Difference between revisions of "Moving sensitive files outside the web root"

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(Editing and saving/applying)
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[ jacksun]
[ jacksun]
=== Editing and saving/applying ===
=== Categories ===
<font color="#ff0000">'''Warning!!'''
Do not use the Joomla web administrator interface global configuration button to edit the global configuration.</font>
If you need to change configuration settings, do so manually by downloading the relocated joomla.conf file, making the needed edits and uploading it back.
Making edits to the global configuration in the Joomla web administration interface will overwrite the 3 line configuration.php file pointing to the real configuration file with the real configuration.php file contents upon saving or applying the edits. This will undo your efforts to move and protect the configuration.php file by placing it in a directory outside of public_html.

Revision as of 18:33, 20 October 2010

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One challenge in Joomla! is ensuring that certain PHP files in public_html (or otherwise known as httpdocs or www depending on your server setup) containing executable code or confidential data are protected from direct Internet access.

There are various ways to protect such files, but most are not optimal. Many users and developer groups, such as Gallery2 and strongly recommend against keeping vulnerable files and confidential data inside public_html.

The following method is one way to protect the Joomla configuration.php, perhaps the most confidential file of any Joomla! site.

Using the following method, the Joomla configuration.php file does not reside in the public_html directory but resides instead outside of (or above) the public_html directory and is much better protected from the internet access.


WARNING: Do not attempt this procedure unless you understand what you are doing and are willing to possibly break your site while testing. This is not for beginners or inexperienced persons, ensure you have a back up of your site and also of the files you will be modifying before attempting this modification.

1. Create a directory in your domain outside of your public_html directory. You can name it anything you want but it should reflect the site name in some way. We used the name design2-files for the directory name in this example. Note: If you have multiple Joomla installs then each Joomla install you have should have its own directory outside of public_html to contain its configuration.php file.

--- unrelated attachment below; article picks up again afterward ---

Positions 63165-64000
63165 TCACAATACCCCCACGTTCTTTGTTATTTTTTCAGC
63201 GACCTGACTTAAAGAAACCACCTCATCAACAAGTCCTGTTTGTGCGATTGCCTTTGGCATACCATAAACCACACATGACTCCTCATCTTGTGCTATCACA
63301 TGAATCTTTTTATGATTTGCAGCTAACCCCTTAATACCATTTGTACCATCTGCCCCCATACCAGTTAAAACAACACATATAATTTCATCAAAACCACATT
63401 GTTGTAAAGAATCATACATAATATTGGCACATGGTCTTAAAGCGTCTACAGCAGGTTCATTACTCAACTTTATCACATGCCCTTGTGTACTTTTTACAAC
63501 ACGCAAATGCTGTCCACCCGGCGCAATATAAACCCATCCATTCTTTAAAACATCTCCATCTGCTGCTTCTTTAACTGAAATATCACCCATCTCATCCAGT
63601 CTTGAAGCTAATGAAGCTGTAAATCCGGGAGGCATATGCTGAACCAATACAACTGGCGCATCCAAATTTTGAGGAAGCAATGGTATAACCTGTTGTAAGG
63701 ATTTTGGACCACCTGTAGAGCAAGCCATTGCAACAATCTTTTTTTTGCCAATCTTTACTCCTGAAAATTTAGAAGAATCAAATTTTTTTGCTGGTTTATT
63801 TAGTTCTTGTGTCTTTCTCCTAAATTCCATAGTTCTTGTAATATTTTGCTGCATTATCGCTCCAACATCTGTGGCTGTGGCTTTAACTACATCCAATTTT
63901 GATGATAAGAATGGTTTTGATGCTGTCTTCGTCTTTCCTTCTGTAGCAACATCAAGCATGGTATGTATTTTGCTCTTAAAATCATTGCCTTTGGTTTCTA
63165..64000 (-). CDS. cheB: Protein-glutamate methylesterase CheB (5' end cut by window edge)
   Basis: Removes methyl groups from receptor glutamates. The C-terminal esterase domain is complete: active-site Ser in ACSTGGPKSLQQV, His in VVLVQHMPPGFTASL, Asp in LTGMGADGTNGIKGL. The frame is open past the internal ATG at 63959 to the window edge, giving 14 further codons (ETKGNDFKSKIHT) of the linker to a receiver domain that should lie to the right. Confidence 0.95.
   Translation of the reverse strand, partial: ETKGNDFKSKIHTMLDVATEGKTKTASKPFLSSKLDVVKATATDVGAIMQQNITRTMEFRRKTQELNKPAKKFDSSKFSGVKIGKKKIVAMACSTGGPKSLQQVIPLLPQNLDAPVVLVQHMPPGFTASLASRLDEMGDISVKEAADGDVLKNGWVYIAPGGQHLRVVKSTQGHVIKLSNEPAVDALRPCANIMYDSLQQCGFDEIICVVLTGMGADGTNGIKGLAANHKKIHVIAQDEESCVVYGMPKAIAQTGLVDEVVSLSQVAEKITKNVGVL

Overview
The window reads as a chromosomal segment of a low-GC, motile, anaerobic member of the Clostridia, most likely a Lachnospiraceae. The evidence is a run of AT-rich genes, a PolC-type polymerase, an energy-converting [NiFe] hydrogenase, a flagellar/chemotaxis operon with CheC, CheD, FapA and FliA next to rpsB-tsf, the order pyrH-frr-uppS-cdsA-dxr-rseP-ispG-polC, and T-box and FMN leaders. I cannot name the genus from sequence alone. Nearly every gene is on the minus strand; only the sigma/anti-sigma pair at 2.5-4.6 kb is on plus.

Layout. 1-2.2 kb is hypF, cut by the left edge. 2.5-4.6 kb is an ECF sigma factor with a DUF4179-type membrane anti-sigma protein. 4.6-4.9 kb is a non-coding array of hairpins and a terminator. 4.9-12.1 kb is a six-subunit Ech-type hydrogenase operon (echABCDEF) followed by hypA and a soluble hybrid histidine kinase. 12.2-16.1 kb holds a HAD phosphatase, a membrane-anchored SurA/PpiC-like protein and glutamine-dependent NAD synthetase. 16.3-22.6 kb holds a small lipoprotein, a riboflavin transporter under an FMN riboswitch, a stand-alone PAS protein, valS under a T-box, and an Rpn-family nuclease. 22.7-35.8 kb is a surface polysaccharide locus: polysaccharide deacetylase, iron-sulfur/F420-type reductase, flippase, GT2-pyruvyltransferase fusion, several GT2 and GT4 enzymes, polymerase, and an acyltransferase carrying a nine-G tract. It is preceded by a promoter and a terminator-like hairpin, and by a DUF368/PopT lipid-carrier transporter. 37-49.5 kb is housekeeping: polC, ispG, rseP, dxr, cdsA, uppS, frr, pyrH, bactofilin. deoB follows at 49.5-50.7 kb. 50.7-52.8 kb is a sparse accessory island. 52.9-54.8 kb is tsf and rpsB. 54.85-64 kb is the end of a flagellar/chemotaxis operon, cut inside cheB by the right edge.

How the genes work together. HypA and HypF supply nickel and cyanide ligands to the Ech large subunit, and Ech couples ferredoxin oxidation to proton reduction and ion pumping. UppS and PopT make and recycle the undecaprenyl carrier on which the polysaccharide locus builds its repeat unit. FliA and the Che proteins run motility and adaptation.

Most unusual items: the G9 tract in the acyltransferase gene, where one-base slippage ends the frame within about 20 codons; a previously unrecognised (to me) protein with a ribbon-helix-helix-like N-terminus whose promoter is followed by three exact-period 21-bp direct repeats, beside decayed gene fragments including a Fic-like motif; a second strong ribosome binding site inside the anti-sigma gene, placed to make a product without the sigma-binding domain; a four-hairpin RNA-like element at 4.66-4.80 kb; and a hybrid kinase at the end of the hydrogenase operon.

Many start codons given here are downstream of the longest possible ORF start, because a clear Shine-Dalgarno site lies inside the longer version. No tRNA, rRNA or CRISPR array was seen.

2) Place a copy of your current configuration.php file, completely unaltered and NOT renamed into this directory. I have permissions set at 644 on the file in this directory and the directory set to 755 permissions.

3. If your Joomla site is installed in the root of the public_html directory and not in a subdirectory under public_html, then create a new configuration.php file for your joomla install in the public_html directory containing only the following code:

1) Create a directory immediately above your public web directory (which is often public_html). I'll call this directory "configuration" all lower case, quotes aren't part of the directory name.

2) Go to the root/includes/ directory in your Joomla install and open the file defines.php in your favorite editor

3) Around line 26 you will see this:


Replace it with this:


If Joomla has been installed in a subdirectory under public_html ( public_html/subdirectory/ ) then replace it with this


4) Repeat these exact same steps with the same file (defines.php) that is located in the root/administrator/includes/ directory. If you don't do this access to your admin area will be prevented.

5) Go to the root of your installation and rename the configuration.php file to something like somefile.html or whatever while testing the modifications.

6) Using a browser, go to your website and test as many pages as you can to make certain it is working correctly.

7) Delete the old renamed configuration.php file from the root of your Joomla installation

8) Retest your website thoroughly to make sure everything works correctly.

9) Make sure you add the new directory (design2-files) with the configuration.php file in it to your backup job so it doesn't get missed.

10) You can access and modify the Joomla configuration as you would normally from the Joomla administration area. This access will not create a new configuration.php file, but will modify the moved configuration.php file.


The above procedure modifies core files in a Joomla install. Later Joomla upgrades, updates, re-installs etc. may remove these core modifications. Modifying core files may make the Joomla install incompatible with certain extensions.

Contributors & Editing

mandville PhilD jacksun